What is it like Living with Heartbreak?
Twice my heart has broken. It never fully heals. Like a broken bone, the hairline fractures will always remain, imperceptibly weaker, slightly more vulnerable. Though the general discourse surrounding mental health is still clouded in awkward discourse, there is a growing acceptance of those suffering with the likes of depression or anxiety. There is a populist desire to appear inclusive and progressive in ones approach to afflictions of the mind. Safe spaces, life coaches and confidential support lines are now commonplace amongst the most forward thinking of institutions and employment sectors. There is a lot of work to be done and a long road ahead before mental health becomes as culturally accepted as other more prominently visible forms of illness, but the discourse is generally positive and ameliorative.
Few folk with any shred of common decency and modern day sensitivity would shun a fellow human admitting to a struggle with mental health. The discourse is difficult, What should we say? What is the correct arrangement of words, with the correctly pitched sympathetic tone we should be employing? Most of the time all someone struggling with depression wants from you is an ear to listen, a heart to feel and a shoulder to lean on. As a general species I believe we are getting better at lending these simple comforts to our struggling friends and associates. In short we try our best to be as open and accommodating as possible.
But what of afflictions of the heart? The discourse tends to be of a different nature. ‘There’s plenty more fish in the sea’ or its common variations is a commonly touted piece of misguided advice. As is ‘you just need to get over it’ or ‘its time to move on.’ Often we here such tips from those closest and dearest to us. Similarly the wider web of internet ‘gurus’ is awash with answers to the questions of ‘how long should I be hung up on my ex?’ Or ‘What should I do to help me move on?’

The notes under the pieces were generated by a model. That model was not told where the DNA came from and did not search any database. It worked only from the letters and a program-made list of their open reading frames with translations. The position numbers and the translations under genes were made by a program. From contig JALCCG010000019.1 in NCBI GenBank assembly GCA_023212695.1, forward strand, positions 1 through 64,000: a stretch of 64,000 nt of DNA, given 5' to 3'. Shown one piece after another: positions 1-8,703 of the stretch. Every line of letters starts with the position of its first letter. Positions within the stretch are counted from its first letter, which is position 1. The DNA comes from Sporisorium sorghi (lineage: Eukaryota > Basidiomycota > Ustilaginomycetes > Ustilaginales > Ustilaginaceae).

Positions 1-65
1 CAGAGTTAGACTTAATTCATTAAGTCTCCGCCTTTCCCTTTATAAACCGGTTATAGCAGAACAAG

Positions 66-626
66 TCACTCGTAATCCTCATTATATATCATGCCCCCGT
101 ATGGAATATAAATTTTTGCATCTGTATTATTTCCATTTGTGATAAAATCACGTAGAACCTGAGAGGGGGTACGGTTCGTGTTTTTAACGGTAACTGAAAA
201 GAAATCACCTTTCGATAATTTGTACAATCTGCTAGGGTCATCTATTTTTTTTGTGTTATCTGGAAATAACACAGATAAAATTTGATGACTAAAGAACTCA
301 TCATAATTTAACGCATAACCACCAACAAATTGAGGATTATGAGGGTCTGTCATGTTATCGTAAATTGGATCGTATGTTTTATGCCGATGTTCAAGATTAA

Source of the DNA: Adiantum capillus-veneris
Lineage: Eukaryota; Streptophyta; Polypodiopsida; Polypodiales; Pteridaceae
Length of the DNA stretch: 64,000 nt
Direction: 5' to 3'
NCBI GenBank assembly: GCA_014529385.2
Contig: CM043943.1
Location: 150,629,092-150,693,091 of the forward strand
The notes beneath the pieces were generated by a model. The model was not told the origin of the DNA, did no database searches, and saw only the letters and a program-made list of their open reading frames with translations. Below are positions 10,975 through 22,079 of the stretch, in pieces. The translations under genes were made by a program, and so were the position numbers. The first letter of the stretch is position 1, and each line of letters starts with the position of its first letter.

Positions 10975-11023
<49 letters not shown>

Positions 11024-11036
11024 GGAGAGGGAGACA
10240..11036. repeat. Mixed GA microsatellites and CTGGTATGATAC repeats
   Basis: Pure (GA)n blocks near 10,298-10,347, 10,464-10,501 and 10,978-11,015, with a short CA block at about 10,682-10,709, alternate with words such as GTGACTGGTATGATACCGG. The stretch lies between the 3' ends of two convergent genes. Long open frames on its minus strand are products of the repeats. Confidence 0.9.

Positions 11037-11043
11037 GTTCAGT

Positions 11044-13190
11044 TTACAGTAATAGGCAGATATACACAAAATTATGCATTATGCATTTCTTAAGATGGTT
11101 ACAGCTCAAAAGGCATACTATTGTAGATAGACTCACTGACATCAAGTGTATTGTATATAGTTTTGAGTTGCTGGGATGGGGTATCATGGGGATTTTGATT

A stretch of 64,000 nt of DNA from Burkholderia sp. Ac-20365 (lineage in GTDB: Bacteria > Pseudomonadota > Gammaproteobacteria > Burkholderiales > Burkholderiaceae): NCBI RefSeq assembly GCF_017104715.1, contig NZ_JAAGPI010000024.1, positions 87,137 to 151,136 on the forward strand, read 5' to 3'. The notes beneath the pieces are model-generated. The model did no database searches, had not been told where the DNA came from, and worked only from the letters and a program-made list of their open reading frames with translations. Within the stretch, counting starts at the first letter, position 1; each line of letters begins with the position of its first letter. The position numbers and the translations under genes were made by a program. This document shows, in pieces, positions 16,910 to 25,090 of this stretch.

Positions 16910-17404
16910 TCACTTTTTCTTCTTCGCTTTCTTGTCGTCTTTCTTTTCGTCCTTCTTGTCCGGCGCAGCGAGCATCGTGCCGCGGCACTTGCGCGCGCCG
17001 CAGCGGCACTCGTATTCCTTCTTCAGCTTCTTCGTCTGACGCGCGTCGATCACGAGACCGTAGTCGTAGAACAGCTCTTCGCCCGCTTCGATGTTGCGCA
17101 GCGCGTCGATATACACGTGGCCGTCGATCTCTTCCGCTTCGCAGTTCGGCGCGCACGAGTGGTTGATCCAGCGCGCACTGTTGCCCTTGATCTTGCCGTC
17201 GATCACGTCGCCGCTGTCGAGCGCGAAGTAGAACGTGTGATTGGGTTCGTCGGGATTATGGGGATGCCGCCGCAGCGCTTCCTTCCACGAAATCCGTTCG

While mental health is generally understood as a long term battle with no immediate fixes, heart health is the opposite. A few meaningless dates, simple self care and a quick fuck are advertised by our friends and the wider world as immediate fixes to heartbreak.
A broken heart is something we are all likely to experience at one point or another. And only once we do will we see the superficiality of these skin deep remedies. When you are truly suffering from a broken heart, no how to guide, top tips or rational advice will seem remotely applicable. You can and will feel like the only man or woman in the world who has ever suffered such pain. How could the universe function if others felt this devastatingly broken?
A broken heart raises a lot of questions. What went wrong? Why wasn’t I good enough? Who are they with now? will I ever find love again? None of these questions have easy answers. Further more few people seem to recognise these questions as legitimate. Need to take some time off work for the flu? Fine. Need some me time to focus on your mental health? Understandable. Need to take a step back because of a breakup? Get a grip. Relationships are insanely complex. We commit years of our lives, share tears and smiles, give up entire parts of our souls to our partners, yet when we lose them we are expected to pick ourselves up and dust ourselves off in a very finite amount of time.
A broken heart can take years to heal. Don’t listen to the cold generic advice that a relationship should take roughly 50% of its length to recover from. Don’t listen to your friends who tell you there are other partners out there and you need to move on. Listen to your heart. The heart takes the longest to heal, and you deserve the time and space to repair at your own speed.
We have all experienced heartbreak. You are the only one who has ever felt and will ever feel your own broken heart. Only you can find the path to healing and only you can learn to love again. Heartbreak is just as real as any other illness.